On Thursday Eve and I rehearsed in a small park in Prenzlauerberg. I don't remember the name of it, but it's a strange little spot on Papalallee that is a park, playground and cemetery with a theater next to it. I tried on Eve's moustache and became Boris. I wonder who this guy is. I think he is part walrus. I'd be interested to play around inside him and see what happens. He is either a cowboy or some sort of lazy cop. In any case, he is confused.
After rehearsal, I went to Eve's place. She is living on the top floor of an old squat that is now a flat with roof access. I am hoping that I can move into her room when she goes if I do indeed figure out a way to stay. The place is amazing, a little gritty, high ceilings, art everywhere. On the balcony is a miniature/forest, swampland, complete with DIY pond. The roof is accessible by ladder and gives a beautiful view.
We bask in the sun for a bit and then I have to come back to Neukölln for a tandem speaking appointment. S-- a friend of B--'s, is working on her English and has agreed to help me with German. At 6 the bell rings and I invite Simone up. She is a stout woman with mannish haircut, and a slight left-side deficit. Her eyes are firey and she has a warm smile. I like her immediately. We figure out how we will structure our time. An hour of English, and hour of German. Perfect. She speaks enough of my language to have a conversation. She asks me about clown and I tell her about the idea of the other. We talk about Artuad. She is working on a writing project called "Handi-captured" challenging notions of disability and looking at how every person has deficits and is able-bodied at once. She says she is an in-between person. Due to certain things that have happened to her, she cannot do things that she used to with out help, but she is an independent and strong woman, and likes to do most things by herself. I tell her a little bit about me. She asks me to write a one-page story for the project. My deadline is the 12th of Oktober. Yes!
At 20:30 she goes and Daniel rings the bell. I get ready to go to this Rosh Hashonnah celebration, trying to look nice, conservative. I did not bring so many clothes with me, so this is not an easy task. The woman having the party is orthodox, which makes me nervous, but I will be with my friends, people I trust. They will keep me safe and comfortable.
Before we go to meet Sharon at Hermannplatz, which is about 3 blocks away, Daniel looks at the directions in his email. Of course, they are in Hebrew, so I can't read them. We walk to Hermannplatz, Daniel chattering playfully and me a bundle of nerves and caffiene. I begin to smile in spite of myself, and by the time we get to the plaza, I am dancing to music in my head. Sharon arrives in a huge bicycle with a seat on the front. "Get on!" He says in his authoritative tone. I laugh and decline. We shove each other around a little bit.
We try to figure out where we are going. The directions say to take the U-7 to Nuekölln station and then walk to some address. It's written in Hebrew. I have no idea what it says, so I just say, "Okay!"
Daniel and I hop on the train. Sharon pedals off. He'll meet us there. Outside the station, we reconvene under a bridge. I pull out my map and we look for the street we are supposed to go to. It is nowhere. Sharon takes the map, turns it over to the list of street names, stares at it. "I never remember the order of the letters." He says, handing me the map, "Can you find it?"
This shocks me for a moment. Sharon has a brilliant and complex mind, speaks two languages fluently (Hebrew, English.) But it makes sense. Both he and Daniel grew up with a separate alphabet. I keep finding myself in these situations where everyone has something separate to contribute of equal importance. All auslanders (foriegners), we all sort of need each other.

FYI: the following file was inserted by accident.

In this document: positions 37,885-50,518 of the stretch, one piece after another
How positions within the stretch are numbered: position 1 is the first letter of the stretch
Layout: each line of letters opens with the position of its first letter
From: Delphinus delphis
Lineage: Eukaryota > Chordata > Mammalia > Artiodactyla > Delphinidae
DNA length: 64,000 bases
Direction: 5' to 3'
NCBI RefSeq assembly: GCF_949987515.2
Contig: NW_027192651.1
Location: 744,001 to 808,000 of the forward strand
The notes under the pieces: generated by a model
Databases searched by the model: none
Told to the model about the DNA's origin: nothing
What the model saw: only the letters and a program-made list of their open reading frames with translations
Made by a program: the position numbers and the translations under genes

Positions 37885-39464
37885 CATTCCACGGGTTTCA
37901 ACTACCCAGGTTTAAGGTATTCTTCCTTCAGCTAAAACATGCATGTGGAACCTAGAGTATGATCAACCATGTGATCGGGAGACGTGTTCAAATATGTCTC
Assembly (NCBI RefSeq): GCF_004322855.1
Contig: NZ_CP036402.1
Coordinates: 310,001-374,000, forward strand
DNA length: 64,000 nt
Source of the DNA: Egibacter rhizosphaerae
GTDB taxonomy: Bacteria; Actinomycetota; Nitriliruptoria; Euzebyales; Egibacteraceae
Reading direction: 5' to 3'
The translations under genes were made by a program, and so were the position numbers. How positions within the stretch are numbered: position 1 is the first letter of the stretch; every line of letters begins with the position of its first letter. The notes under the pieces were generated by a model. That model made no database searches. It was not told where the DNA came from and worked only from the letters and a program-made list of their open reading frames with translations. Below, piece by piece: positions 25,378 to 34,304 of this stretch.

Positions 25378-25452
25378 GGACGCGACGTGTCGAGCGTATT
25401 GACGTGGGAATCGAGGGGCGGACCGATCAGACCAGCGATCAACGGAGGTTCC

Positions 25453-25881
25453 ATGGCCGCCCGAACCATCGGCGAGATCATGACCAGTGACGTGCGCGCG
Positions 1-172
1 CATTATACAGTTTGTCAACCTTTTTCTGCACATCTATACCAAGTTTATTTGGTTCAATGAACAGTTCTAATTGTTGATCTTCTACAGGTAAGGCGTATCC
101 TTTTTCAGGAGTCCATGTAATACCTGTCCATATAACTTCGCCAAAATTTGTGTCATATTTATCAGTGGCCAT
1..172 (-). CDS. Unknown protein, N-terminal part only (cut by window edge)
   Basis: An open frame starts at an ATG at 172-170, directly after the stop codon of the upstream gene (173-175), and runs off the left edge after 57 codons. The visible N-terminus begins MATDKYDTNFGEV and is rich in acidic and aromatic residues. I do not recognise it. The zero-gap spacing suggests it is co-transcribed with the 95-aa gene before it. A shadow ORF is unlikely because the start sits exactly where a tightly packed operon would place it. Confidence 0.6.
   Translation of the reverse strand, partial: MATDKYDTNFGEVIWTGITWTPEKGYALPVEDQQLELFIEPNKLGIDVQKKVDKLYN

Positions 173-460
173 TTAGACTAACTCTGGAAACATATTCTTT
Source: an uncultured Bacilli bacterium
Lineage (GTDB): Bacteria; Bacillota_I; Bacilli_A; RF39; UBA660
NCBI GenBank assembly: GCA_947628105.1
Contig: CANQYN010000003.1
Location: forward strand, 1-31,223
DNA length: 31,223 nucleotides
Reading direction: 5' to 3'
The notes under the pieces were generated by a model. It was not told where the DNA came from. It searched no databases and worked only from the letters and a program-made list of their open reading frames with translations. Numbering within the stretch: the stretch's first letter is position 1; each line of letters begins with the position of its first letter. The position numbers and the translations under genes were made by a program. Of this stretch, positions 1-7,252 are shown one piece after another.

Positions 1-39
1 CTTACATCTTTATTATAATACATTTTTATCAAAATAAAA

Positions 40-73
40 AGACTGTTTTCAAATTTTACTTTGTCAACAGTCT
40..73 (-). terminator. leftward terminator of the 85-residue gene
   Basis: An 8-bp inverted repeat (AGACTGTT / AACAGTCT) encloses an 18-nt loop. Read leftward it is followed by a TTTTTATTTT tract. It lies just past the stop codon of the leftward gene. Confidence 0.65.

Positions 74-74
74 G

I find the street and the location on the grid. It is on the other side of Berlin. What to do? If we try to go there now, we won't get there until midnight. We can't call the host because she cannot pick up the phone due to it being the high holy days and her being orthodox. And we are hungry. We begin to walk. "No sausage." I request. "I've had enough sausage."
"Oh, but this is traditional food for Rosh Hashonnah." Sharon chides. (Sausage is pork. Do the math, goyem.)
We don't want döner. We don't want shawerma. We want pizza. "Harvey," Sharon says in his commanding voice. "Use your powers. Find us pizza." We walk along. I focus on pizza. After 3 blocks, it appears, but it is pricey.
"Sorry. " I say. "I forgot to focus on cheap pizza."
Daniel begins to chant, "Cheap, cheap, cheap." Too more blocks and voila! 2 euro pizza!
I get a margarita pizza and the Israelis both get salami and cheese. Our pies come. "Shana Tova," we all say and laugh. Not only is salami unkosher, but they are eating it with cheese. After, I want to go to a park. I have a few bier in my backpack and, hey, it's new year's. We walk and talk about all kinds of stuff. Life, death, the soul, what it is and where it goes, pick up Daniel's bike, which is by my place. Eventually we reach Templehof Freiheit, only to find that it's closed. We sit on the side of the bike path. It's woodsy. Sharon pops open the bier with his lighter, Daniel stretches out on his back. I here rustling in the bushes and turn to my right. A fox is staring at me! It is still, we are still. Sharon moves his leg and the fox darts back to his hidden safety. I feel magic in the air. "Shana Tova!' Sharon and I clink bier bottles and Daniel's plastic one filled with water.
We finish our biers. Again, Sharon tells me to get on the front of the bike. I acquiesce and get a ride home. "Tchuss!" I yell after the boys. Daniel has sped off ahead. "Good night, Harvey!" Sharon's voice trails off as he pedals toward his home at the circus.
My first observance of the Jewish New Year. Nice!
We have plans to go hiking in the forest for Yom Kippur.